Rigid schedules aren’t the only way to be successful on social media. Another entrepreneur does car videos as she’s traveling from one real estate project to another. She doesn’t have a rigid filming schedule but still has a very engaged audience. She shows people her real estate projects and other entrepreneurial endeavors. Her super fans love to see her latest projects. When she needs money for one of her projects, her super fans fund them. (NOTE: She built trust for several years before asking her super fans for a dime so this is a long term strategy).

Not every business is social media friendly. Some businesses require a good old fashioned telephone and shoe leather. I was speaking with a prospect who owns a commercial cleaning company. She needs to select about 200 commercial locations that would be ideal clients and call them EVERY SINGLE MONTH WITHOUT FAIL. When the current commercial cleaner messes up, the prospect will remember her company and give her a chance. That’s the nature of prospecting in that business.

Last week, I met a gentleman who did human resources and benefits for small businesses. His primary marketing method – networking. Based on the conversations I had with multiple people at the event, the entrepreneur was at 2-3 networking events per day. It was essential for his business’ growth to be out and about all the time.

Here’s my question to you. Do you have enough tenacity to win? Whether you need to persist on social media, go to hundreds of networking events, or call the same multi-million dollar prospect for 2 years, are you prepared to do the hard work.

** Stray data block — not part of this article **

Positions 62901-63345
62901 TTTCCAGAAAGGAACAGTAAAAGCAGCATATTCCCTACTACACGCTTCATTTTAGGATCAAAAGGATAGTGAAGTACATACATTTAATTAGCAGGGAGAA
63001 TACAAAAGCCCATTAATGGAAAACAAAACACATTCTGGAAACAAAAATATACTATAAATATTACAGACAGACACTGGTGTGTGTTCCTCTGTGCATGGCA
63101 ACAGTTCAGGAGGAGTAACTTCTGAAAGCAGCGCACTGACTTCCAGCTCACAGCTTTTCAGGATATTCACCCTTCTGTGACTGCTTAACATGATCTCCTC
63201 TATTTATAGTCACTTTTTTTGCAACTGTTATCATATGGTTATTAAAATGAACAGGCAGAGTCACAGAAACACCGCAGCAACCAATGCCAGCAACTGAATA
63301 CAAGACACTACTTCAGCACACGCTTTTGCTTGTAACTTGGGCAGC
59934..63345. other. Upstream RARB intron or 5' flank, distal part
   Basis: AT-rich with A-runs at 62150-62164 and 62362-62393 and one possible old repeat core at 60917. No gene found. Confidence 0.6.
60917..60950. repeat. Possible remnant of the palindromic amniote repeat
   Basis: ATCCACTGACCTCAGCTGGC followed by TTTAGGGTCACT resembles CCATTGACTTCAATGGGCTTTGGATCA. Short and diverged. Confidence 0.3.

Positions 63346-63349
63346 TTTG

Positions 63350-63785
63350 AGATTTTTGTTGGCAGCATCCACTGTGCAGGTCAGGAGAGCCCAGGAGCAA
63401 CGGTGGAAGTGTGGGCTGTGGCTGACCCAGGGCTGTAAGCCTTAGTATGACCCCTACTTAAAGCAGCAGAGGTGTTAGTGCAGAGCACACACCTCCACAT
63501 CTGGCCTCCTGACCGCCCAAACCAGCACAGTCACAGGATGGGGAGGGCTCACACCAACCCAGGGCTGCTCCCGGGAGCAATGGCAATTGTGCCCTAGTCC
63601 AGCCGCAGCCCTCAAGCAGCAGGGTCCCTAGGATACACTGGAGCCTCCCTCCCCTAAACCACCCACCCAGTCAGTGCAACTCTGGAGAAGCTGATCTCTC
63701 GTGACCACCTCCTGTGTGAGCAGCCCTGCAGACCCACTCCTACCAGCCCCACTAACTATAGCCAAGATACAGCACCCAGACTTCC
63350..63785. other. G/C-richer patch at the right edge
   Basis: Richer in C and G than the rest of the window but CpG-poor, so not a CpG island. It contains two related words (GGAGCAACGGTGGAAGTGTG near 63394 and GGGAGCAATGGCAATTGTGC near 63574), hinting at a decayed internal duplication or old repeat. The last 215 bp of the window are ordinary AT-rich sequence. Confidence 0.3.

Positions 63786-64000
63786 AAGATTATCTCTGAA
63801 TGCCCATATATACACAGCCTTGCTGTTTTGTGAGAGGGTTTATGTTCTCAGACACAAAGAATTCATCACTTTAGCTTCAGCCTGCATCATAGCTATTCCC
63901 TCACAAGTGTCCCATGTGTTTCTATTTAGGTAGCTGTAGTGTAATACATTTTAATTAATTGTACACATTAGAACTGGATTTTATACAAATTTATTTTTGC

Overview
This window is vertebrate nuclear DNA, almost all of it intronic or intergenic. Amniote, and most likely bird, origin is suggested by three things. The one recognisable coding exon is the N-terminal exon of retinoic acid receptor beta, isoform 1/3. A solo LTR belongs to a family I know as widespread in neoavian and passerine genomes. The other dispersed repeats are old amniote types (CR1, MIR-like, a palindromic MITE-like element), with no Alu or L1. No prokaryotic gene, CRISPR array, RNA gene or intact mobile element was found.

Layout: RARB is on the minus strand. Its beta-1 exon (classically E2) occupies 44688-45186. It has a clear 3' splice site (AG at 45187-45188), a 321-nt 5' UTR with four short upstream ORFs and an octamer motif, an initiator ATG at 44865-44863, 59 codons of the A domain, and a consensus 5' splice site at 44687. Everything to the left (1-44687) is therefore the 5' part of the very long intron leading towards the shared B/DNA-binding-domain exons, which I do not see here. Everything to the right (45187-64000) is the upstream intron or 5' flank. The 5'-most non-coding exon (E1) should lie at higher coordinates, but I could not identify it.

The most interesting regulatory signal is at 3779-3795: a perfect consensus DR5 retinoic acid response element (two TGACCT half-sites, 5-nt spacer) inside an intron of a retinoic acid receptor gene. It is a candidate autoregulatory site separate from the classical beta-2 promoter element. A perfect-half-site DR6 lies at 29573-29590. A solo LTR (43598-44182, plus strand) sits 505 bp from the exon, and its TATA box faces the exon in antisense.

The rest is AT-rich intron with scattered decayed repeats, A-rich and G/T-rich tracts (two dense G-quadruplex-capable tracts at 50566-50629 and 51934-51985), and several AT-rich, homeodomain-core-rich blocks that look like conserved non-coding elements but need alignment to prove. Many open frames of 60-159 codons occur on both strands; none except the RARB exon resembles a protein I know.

Calculating the numbers and coming up with a plan is the easy part. Implementation is where the rubber meets the road. Richelle Shaw, author of The Million Dollar Equation, says we should implement like we’re broke. It’s the only way to get to a million dollar status.

Here are a few tips additional tips to reaching your goals:

  1. If you are a crafts person, entertainer, or musician, it’s important for you to be visible. That’s why authentic entrepreneurs like Sara Blakely are so beloved.
  2. Are you selling a high ticket item? The more clients pay for your products or services, the more you need a personal relationship with them.
  3. Nurture your current fans while marketing to new ones. Many people are so busy reaching new fans that they forget about the current ones. I suggest a 60-40 split. Spend 60% of the time focusing on current fans and 40% of the time focused on new fans.

Super fans can help you in more ways than one. Great businesses have super fans that will crowdfund new products or projects. Super fans want to see your business grow and thrive. Filmmakers are getting projects made. Artists are having super fans fund new albums. Clothing designers are having new product lines funded. Nonprofits are engaging their super fans to do big things. And when you’re able to raise money from super fans, you may not need to raise money from investors. Or your investors may be more likely to invest in you because you have super fans already.